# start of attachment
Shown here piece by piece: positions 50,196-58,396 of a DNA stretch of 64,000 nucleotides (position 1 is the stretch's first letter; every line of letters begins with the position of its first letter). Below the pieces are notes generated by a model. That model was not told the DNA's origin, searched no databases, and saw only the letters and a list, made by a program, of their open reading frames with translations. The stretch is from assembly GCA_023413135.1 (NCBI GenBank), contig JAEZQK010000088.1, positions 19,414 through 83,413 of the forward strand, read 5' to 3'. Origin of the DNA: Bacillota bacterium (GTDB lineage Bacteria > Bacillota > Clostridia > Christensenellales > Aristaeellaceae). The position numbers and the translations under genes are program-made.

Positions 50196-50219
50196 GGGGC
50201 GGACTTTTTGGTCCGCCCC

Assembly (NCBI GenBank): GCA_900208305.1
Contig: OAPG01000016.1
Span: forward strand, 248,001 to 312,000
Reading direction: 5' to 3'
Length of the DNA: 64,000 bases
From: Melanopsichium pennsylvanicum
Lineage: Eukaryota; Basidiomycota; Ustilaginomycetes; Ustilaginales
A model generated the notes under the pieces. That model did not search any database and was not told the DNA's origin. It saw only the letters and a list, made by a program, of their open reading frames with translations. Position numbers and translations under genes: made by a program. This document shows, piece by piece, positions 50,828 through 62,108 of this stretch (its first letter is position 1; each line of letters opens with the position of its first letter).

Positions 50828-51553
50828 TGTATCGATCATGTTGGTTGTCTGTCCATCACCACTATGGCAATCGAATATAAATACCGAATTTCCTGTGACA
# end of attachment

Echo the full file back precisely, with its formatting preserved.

Shown here piece by piece: positions 50,196-58,396 of a DNA stretch of 64,000 nucleotides (position 1 is the stretch's first letter; every line of letters begins with the position of its first letter). Below the pieces are notes generated by a model. That model was not told the DNA's origin, searched no databases, and saw only the letters and a list, made by a program, of their open reading frames with translations. The stretch is from assembly GCA_023413135.1 (NCBI GenBank), contig JAEZQK010000088.1, positions 19,414 through 83,413 of the forward strand, read 5' to 3'. Origin of the DNA: Bacillota bacterium (GTDB lineage Bacteria > Bacillota > Clostridia > Christensenellales > Aristaeellaceae). The position numbers and the translations under genes are program-made.

Positions 50196-50219
50196 GGGGC
50201 GGACTTTTTGGTCCGCCCC

Assembly (NCBI GenBank): GCA_900208305.1
Contig: OAPG01000016.1
Span: forward strand, 248,001 to 312,000
Reading direction: 5' to 3'
Length of the DNA: 64,000 bases
From: Melanopsichium pennsylvanicum
Lineage: Eukaryota; Basidiomycota; Ustilaginomycetes; Ustilaginales
A model generated the notes under the pieces. That model did not search any database and was not told the DNA's origin. It saw only the letters and a list, made by a program, of their open reading frames with translations. Position numbers and translations under genes: made by a program. This document shows, piece by piece, positions 50,828 through 62,108 of this stretch (its first letter is position 1; each line of letters opens with the position of its first letter).

Positions 50828-51553
50828 TGTATCGATCATGTTGGTTGTCTGTCCATCACCACTATGGCAATCGAATATAAATACCGAATTTCCTGTGACA